16. P.W.2-G is the victim whose deposition came to be recorded below Exhibit 13. Her evidence came to be recorded in question and answer form after ascertaining as to whether she understood sanctity of oath. Learned Special Public Prosecutor put relevant questions to P.W.2-G. At the time of her evidence, she was aged about eight years. She testified that on the date of the incident, she had been called by Babu Dada, her friend. The appellant to whom she referred as “Sagar Dada” called her at his maternal aunt’s house. She has stated that his maternal aunt is called as “Sawant Kaku”. She further testified that the appellant bolted both the doors of the room. He then took off her clothes i.e full Shirt and Legging. He took off his clothes. Her evidence further reveals that the appellant inserted his “Nunni” (penis) in her “bocha” (anus). It was specifically asked as to the meaning of “Nunni” to which she answered that it is a place of urination by pointing her finger towards her place of urination. While answering the question as to what is meaning of “Bocha”, P.W.2-G pointed her backside by stating that it is a place of toilet. She further testified that Mothi Mummy knocked the door referring to P.W.3- M. Thereafter, the appellant put on her clothes and opened the door. There is no dispute about identity of the appellant. P.W.2-G had identified Aboli colour T Shirt and Blue Colour Legging which were on her person at the time of the incident.
17. Despite asking several questions to P.W.2-G during cross by the defence, it has not succeeded in rebutting her version. Several insignificant and irrelevant questions were asked which are not required to be considered, however, P.W.2-G testified that on the date of the incident, her mother dropped her at the house of P.W.3-M and left for market. In fact, the victim had gone to call one Babu Dada, another child, with whom she used to play, however, she came to know that Babu Dada was not at home.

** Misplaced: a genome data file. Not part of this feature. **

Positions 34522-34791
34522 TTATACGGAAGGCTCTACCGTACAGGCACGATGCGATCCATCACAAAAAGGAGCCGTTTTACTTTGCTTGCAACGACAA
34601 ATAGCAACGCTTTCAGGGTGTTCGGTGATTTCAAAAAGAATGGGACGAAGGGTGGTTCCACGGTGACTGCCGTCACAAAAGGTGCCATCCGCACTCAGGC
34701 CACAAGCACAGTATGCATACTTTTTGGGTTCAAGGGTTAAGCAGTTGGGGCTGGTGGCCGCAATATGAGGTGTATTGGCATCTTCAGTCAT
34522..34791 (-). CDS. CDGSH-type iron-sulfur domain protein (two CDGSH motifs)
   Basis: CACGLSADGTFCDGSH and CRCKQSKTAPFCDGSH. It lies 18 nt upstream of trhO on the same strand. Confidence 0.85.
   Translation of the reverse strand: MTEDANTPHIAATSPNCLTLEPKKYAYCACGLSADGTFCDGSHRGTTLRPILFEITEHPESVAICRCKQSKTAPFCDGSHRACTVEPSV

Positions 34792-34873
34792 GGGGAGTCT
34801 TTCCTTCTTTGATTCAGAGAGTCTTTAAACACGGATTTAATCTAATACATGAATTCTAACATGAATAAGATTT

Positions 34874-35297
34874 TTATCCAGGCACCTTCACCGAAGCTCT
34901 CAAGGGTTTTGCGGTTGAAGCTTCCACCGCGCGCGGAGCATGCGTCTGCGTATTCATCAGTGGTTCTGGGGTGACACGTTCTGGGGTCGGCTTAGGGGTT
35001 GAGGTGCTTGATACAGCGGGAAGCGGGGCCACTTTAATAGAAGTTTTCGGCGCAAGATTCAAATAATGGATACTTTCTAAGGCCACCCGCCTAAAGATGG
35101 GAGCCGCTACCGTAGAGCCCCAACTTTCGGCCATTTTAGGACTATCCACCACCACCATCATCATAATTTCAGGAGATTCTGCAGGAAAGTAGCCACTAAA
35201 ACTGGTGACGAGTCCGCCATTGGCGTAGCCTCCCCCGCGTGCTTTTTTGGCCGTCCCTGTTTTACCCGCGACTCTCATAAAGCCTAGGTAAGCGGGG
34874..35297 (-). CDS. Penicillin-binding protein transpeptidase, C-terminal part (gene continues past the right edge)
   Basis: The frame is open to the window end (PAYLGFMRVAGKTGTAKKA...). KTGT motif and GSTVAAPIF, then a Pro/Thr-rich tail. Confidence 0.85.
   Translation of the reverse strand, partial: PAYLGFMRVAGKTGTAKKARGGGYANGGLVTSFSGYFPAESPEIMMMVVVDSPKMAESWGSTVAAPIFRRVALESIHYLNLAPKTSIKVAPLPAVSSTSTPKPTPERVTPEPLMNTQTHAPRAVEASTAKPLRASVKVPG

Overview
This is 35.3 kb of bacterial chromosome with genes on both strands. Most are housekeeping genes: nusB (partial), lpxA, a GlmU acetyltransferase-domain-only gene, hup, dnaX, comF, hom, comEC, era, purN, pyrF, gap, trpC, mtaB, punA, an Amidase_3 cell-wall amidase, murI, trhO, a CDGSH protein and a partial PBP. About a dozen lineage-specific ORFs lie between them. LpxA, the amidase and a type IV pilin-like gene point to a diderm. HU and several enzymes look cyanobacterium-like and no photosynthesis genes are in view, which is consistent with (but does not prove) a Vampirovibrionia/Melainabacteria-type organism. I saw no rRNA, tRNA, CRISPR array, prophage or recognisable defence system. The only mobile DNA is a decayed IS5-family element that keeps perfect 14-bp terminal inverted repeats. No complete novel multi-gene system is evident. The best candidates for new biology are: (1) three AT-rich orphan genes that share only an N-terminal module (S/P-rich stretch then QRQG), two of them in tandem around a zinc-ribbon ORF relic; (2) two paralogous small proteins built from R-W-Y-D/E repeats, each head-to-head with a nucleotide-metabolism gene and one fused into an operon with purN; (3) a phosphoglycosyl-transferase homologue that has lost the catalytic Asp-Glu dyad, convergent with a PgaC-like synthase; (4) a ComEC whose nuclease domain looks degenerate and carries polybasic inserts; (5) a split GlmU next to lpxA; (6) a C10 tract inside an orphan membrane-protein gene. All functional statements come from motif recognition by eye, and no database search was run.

18. It is suggested to P.W.2-G in cross that at the instance of P.W.3-M, she had stated that the appellant took her inside the house, bolted the door, took of his clothes and of the victim and then inserted his penis in her anus which she denied. Interestingly, a question was put whether T.V was on when the appellant closed the door to which she answered in the negative. It was also asked whether she shouted when the door was closed, upon which P.W.2- G answered that she shouted but slowly. This is perhaps because she frightened and scared due to such strange and abnormal act on the part of the appellant.
19. It was asked to P.W.2-G that how much time she was in the room, to which she answered five times she was in the room, perhaps she wanted to convey that for five minutes she was there. To the question put to her to whom she met when she came out of the room, the victim answered she met P.W.3-M. Thereafter, she went to the Police Station directly along with her parents and the witnesses. The defence gave a suggestion that the appellant had not removed her clothes to which P.W.2-G answered in clear terms that the appellant had taken out her clothes. She further reiterated the fact that the appellant had inserted his “nunni” in her “bocha”. She denied the suggestion that she deposed at the instance of her mother P.W.1-P and P.W.3-M.
20. The testimony of P.W.2-G is corroborated in material particulars, firstly by P.W.6-G.R who was the first witness to notice the incident. He was studying in the 9th standard at the relevant time and is resident of the same Sulochanabai Chawl where victim P.W.2-G was staying with her parents and also P.W.3-M and P.W.4- MM etc. His evidence reveals that on the date of the incident, he washed off urine of his brother Harshad who was suffering from some urine problem and went backside of the house to put the piece of cloth for drying. When he peeped from the space in the house of Sawantkaku, he noticed the appellant taking out his pant and also the pant of P.W.2-G. He knew P.W.2 as she was residing in the neighbourhood. He further testified that the door was closed and he could peep through the holes in the door. He did not feel good what he saw inside the room and, therefore, anticipating the foulplay of the appellant, rushed to P.W.3-M and informed her what he saw. Immediately, thereafter P.W.3-M rushed to the said room and she too peeped from the front door only to notice the act being committed by the appellant. P.W.6-G.R further testified that P.W.3-M went towards the front door and gave a call to the victim P.W.2-G by shouting her name. P.W.2-G came out running. She was taken to the home of P.W.3-M and was inquired about the incident. P.W.2 informed P.W.3 as to what had happened.